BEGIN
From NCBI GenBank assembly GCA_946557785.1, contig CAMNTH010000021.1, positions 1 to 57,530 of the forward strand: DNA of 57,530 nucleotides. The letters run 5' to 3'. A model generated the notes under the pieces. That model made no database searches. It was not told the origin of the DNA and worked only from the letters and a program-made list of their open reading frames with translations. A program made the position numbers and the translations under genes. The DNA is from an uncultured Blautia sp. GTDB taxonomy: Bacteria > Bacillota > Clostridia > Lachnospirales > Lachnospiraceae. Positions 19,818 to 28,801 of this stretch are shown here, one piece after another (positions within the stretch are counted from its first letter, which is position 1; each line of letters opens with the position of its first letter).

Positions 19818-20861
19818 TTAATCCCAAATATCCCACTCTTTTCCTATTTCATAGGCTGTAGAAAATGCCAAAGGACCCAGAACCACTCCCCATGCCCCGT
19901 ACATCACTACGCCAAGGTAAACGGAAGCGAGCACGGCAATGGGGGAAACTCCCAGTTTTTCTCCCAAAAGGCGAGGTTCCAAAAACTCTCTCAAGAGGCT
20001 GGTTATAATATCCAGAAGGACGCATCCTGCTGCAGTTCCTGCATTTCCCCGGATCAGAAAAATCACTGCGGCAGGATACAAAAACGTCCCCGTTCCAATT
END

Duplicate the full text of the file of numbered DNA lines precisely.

From NCBI GenBank assembly GCA_946557785.1, contig CAMNTH010000021.1, positions 1 to 57,530 of the forward strand: DNA of 57,530 nucleotides. The letters run 5' to 3'. A model generated the notes under the pieces. That model made no database searches. It was not told the origin of the DNA and worked only from the letters and a program-made list of their open reading frames with translations. A program made the position numbers and the translations under genes. The DNA is from an uncultured Blautia sp. GTDB taxonomy: Bacteria > Bacillota > Clostridia > Lachnospirales > Lachnospiraceae. Positions 19,818 to 28,801 of this stretch are shown here, one piece after another (positions within the stretch are counted from its first letter, which is position 1; each line of letters opens with the position of its first letter).

Positions 19818-20861
19818 TTAATCCCAAATATCCCACTCTTTTCCTATTTCATAGGCTGTAGAAAATGCCAAAGGACCCAGAACCACTCCCCATGCCCCGT
19901 ACATCACTACGCCAAGGTAAACGGAAGCGAGCACGGCAATGGGGGAAACTCCCAGTTTTTCTCCCAAAAGGCGAGGTTCCAAAAACTCTCTCAAGAGGCT
20001 GGTTATAATATCCAGAAGGACGCATCCTGCTGCAGTTCCTGCATTTCCCCGGATCAGAAAAATCACTGCGGCAGGATACAAAAACGTCCCCGTTCCAATT